Helicobacter pylori infection. Academic Article uri icon

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abstract

  • INTRODUCTION: The principal effect of Helicobacter pylori infection is lifelong chronic gastritis, affecting up to 20% of younger adults but 50% to 80% of adults born in resource-rich countries before 1950. METHODS AND OUTCOMES: We conducted a systematic review and aimed to answer the following clinical questions: What are the effects of H pylori eradication treatment in people with a confirmed duodenal ulcer, a confirmed gastric ulcer, confirmed gastro-oesophageal reflux disease (GORD), confirmed non-ulcer dyspepsia, uninvestigated dyspepsia, localised B cell lymphoma of the stomach, and non-steroidal anti-inflammatory drug (NSAID)-related peptic ulcers? What are the effects of H pylori eradication treatment for preventing NSAID-related peptic ulcers in people with or without previous ulcers or dyspepsia? What are the effects of H pylori eradication treatment on the risk of developing gastric cancer? Do H pylori eradication treatments differ in their effects? We searched: Medline, Embase, The Cochrane Library, and other important databases up to September 2007 (Clinical Evidence reviews are updated periodically; please check our website for the most up-to-date version of this review). We included harms alerts from relevant organisations such as the US Food and Drug Administration (FDA) and the UK Medicines and Healthcare products Regulatory Agency (MHRA). RESULTS: We found 58 systematic reviews, RCTs, or observational studies that met our inclusion criteria. We performed a GRADE evaluation of the quality of evidence for interventions. CONCLUSIONS: In this systematic review we present information relating to the effectiveness and safety of the following interventions: effects of H pylori eradication in different populations; relative effects of triple regimens, quadruple regimens, and sequential regimens.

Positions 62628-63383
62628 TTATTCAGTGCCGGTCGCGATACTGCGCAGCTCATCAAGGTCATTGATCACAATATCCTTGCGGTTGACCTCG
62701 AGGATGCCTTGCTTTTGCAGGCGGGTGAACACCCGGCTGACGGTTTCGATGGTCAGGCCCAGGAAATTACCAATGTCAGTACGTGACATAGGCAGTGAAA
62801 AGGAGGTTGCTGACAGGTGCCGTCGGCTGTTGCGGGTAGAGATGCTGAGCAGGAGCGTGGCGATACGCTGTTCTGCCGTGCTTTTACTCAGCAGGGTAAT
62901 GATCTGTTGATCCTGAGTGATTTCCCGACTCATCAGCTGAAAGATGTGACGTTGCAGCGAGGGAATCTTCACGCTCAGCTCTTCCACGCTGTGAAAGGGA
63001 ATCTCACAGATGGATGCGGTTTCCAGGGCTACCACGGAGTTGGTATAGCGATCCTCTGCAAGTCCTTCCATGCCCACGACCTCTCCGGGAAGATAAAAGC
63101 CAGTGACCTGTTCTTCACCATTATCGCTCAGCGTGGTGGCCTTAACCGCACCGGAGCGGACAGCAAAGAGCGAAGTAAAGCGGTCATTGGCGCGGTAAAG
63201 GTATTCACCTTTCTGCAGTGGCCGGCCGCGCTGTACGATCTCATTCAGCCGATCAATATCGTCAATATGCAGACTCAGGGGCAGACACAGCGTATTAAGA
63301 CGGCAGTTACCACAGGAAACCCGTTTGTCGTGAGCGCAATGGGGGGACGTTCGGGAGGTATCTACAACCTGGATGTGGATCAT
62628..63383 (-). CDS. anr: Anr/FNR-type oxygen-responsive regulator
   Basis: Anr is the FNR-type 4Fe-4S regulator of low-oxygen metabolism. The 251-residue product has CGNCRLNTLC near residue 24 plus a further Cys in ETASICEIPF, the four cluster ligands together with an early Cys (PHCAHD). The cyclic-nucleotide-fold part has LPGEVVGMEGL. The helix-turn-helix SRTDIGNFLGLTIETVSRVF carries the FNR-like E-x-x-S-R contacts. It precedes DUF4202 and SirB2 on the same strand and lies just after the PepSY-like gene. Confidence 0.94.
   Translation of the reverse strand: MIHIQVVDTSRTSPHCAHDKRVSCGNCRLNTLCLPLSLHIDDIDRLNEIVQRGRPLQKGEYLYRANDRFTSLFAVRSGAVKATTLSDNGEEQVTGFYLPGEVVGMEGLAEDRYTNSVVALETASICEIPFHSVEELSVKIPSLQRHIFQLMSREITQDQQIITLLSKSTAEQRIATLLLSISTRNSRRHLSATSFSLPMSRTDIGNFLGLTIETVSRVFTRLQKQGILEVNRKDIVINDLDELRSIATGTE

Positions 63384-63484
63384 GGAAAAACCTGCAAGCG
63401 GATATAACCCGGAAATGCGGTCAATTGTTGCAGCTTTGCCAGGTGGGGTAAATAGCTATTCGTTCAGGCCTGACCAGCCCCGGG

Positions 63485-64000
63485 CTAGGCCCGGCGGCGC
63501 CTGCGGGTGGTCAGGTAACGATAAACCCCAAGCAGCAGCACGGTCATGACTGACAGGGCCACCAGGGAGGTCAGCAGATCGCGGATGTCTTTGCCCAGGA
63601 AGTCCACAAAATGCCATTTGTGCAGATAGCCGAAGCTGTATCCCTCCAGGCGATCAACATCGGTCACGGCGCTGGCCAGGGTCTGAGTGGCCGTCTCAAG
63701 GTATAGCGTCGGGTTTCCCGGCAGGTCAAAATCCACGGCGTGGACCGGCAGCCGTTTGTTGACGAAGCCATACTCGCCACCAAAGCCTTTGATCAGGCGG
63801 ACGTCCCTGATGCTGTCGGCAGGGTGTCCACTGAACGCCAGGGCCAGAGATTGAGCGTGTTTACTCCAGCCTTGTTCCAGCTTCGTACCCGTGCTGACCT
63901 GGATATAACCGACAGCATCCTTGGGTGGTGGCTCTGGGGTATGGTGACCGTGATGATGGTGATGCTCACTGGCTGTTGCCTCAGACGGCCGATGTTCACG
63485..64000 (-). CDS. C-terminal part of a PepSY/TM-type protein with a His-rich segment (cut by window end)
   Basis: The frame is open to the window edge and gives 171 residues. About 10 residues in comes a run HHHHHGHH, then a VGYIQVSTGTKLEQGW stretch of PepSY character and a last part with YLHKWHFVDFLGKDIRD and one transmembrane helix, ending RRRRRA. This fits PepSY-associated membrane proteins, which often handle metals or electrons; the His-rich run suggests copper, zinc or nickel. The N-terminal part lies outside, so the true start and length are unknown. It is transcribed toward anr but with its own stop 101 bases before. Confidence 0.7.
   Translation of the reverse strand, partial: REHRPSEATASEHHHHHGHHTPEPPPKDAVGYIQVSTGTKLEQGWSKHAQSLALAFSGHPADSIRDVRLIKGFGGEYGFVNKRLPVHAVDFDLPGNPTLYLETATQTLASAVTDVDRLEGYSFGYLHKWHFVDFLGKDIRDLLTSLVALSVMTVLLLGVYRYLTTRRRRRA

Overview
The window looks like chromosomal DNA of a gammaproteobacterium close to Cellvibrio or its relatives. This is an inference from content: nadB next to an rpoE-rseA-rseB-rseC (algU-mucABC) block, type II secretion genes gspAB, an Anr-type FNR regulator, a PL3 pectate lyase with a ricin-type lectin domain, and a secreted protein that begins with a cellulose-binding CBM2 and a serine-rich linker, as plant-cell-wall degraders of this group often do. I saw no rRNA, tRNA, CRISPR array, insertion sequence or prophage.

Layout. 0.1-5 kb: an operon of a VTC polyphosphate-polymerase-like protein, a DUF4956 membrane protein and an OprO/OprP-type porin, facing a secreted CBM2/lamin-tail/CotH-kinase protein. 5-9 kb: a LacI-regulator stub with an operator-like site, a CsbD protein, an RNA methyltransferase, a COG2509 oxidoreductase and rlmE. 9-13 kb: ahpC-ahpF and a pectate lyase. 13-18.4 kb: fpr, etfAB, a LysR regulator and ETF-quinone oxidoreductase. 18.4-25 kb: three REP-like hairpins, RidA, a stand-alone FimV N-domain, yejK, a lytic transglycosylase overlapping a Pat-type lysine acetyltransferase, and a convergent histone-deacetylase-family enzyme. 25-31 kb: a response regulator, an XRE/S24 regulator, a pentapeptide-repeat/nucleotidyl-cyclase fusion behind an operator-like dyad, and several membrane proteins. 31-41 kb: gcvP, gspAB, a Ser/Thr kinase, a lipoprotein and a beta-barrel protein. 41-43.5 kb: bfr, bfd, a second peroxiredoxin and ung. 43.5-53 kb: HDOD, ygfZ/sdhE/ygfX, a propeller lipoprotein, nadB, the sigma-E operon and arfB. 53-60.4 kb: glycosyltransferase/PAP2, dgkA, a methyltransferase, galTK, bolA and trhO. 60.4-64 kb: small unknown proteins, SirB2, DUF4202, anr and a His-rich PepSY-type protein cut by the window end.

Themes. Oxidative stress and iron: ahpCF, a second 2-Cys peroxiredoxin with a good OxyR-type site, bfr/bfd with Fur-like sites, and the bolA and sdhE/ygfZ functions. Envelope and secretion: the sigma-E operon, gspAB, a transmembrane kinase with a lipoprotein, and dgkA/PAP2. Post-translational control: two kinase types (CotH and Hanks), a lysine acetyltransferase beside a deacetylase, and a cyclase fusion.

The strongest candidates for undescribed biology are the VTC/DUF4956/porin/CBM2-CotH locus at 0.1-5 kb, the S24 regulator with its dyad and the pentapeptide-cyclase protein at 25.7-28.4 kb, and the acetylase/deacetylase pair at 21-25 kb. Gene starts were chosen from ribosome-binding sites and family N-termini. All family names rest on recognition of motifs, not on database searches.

publication date

  • October 1, 2009